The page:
Good nutrition is important to improve both the quality and quantity of our pets’ lives. Proper nutrition can help prevent diet associated diseases like obesity and assist in management of other diseases such as chronic kidney disease. While most people agree that it is important to feed our pets well trying to decided which foods to offer can be confusing and frustrating. It is important to feed your pet based on their lifestage, activity level and overall health. The types of ingredients used and how a food is manufactured are also important to know when picking a diet. Pet food labels can be deceiving and having an understanding of what the information on a label means can make picking a good quality food easier too.
The lifestage of our companion animals is typically broken down into three basic categories. Growth is the puppy/kitten stage and is usually up to 1 year of age. The adult stage is between 1 to 7 years of age in cats and most dogs. Cats and dogs over 7 years of age are considered seniors. Large breed dogs are typically considered in the adult stage between 1 to 5 years of age and seniors over 5 years. Due to the high-energy requirements of puppy and kittens, growth diets are higher in calories, fat and protein. For large breed puppies, nutrition with less calcium and fat is important to help reduce bone and joint abnormalities. Adult pets need less protein and fat and a balance of vitamins and minerals to help them stay healthier longer. Our senior pets often need increased amounts of fiber and lower levels of phosphorus and sodium to help maintain gastrointestinal, kidney and heart health. Due to the uniqueness of cats the amino acid taurine should be added to all stages of their foods. Since the requirements are different as your pet ages it is important to select a diet for each lifestage and avoid a single diet labeled for “all lifestages.” Fresh water should also always be available to your pet.
Nutrients are the structural components that provide the energy needed for our pets to live such as protein, fat and carbohydrates. The ingredients used to make pet foods are what supply the proper nutrients and make them desirable for our pets to eat. A balance of quality ingredients is needed to deliver the right amount of nutrients for our pets’ health. No single ingredient makes a food better or worse. Corn is a common ingredient in many high quality pet foods that unfortunately has many misconceptions associated with it. Corn is used to deliver several important nutrients including protein, carbohydrates and fatty acids. Grains need to be cooked to make them digestible. Once corn is ground and cooked it becomes highly digestible and the nutrients easily absorbed. The protein in corn is more digestible than rice and wheat. Many pet owners are concerned that corn, and grains in general, are going to cause allergic food reactions in their dogs and cats. Corn is not a common cause of food allergies in dogs and cats. Most food allergies in dogs are caused by beef, dairy products and wheat and in cats are caused by beef, dairy products and fish.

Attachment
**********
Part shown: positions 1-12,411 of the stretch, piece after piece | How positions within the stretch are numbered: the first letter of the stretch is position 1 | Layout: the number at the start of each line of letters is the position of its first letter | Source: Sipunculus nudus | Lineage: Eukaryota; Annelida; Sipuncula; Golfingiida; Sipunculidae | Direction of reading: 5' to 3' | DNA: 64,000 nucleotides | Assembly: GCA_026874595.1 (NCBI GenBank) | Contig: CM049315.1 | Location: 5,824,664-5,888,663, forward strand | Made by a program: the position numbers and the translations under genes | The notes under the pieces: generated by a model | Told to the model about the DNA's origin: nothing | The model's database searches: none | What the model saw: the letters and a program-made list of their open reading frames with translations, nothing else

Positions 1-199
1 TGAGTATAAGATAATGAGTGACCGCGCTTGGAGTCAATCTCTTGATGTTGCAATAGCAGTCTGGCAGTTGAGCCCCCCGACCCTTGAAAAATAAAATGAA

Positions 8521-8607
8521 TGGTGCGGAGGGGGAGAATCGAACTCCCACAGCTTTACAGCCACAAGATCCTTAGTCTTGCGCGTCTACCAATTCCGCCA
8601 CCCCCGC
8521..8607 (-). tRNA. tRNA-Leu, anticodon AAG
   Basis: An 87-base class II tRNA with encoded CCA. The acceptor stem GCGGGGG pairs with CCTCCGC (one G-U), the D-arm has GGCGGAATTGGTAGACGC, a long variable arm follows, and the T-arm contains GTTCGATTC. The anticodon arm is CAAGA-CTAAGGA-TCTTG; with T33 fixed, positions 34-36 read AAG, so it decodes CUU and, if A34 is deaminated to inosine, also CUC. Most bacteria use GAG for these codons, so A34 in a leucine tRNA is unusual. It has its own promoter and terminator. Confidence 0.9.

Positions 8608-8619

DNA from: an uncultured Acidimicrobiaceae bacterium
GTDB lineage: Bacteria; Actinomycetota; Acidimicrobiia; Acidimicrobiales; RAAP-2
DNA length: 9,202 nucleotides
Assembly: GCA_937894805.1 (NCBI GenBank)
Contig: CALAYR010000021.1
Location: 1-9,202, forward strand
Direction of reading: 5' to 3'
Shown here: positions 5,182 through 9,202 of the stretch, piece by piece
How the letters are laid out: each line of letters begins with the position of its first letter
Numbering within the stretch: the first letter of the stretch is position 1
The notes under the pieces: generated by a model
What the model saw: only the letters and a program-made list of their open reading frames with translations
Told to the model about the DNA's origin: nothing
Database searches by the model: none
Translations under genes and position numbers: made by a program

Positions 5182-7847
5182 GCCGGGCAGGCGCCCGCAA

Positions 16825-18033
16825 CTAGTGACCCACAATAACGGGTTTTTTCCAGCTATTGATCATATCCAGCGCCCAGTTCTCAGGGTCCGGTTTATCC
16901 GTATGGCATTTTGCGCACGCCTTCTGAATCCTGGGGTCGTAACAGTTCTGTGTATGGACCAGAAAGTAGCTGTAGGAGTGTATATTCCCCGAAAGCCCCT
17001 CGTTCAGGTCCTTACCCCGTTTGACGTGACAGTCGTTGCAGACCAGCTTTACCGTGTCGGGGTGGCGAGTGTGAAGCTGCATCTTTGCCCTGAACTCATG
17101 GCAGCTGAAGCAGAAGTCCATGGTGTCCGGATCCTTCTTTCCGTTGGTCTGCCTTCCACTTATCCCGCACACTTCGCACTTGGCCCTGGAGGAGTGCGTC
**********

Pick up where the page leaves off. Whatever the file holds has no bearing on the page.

On the pet food label, the ingredients are listed in descending order by weight and not by the amount of nutrients in the food. In addition, the guaranteed analysis only looks at minimums and maximums amounts of nutrients not the types of nutrients used. Looking at the actual nutrient content of a food, such as the type of protein source used, is a better way of evaluating it. Nutritional adequacy of a food can be determined by a formula or by a feeding trial. Feeding trials look at how the food will perform as the sole source of nutrition in actual cats and dogs. Companies such as Hills and Purina use the gold standard of feeding trials when making their diets.
Many pet owners feel that making their own diet may be a better alternative, after all what better way to ensure exactly what is going into their pet’s body! Unfortunately, studies have shown that up to 90% of homemade diets are nutritionally unbalanced and incomplete for pets. Dogs and cats have different nutritional requirements from humans and often homemade diets have improper levels of nutrient. Many diets contain incorrect calcium and phosphorus ratios that can be dangerous to pets. If you are interested in making a homemade diet talk with your veterinarian first. There are several sources available to help you to make a nutritionally balanced diet that your veterinarian can suggest.
Lastly a word about raw diets. I never recommend feeding raw diets to cats and dogs. There is no scientific data to support the usage of raw diets. Using raw diets exposes both pets and pet owners to the risk of food poisoning and bacterial contamination. Studies have shown high levels of dangerous bacteria like salmonella and E. coli in raw diets. In addition, the BARF formula uses meaty bones which can put pets at increased risk for intestinal obstruction, fractured teeth and gastrointestinal perforation.
Whether you are feeding a new puppy/kitten or looking for a good quality diet for your adult pet your veterinarian can be an excellent source of information. Talk with your veterinarian to decide the best diet to meet your pet’s needs and help give your best friend a long, healthy and happy life with you!
Dr. Rudd is an Associate Veterinarian at the Crofton Veterinary Center in Crofton, Maryland. She graduated from Kansas State University College of Veterinary Medicine in 2000.
She is also a full time mother to 9 year old son Joseph and 7 year old daughter Bryn and has been married to her wonderful husband Joe for almost 14 years!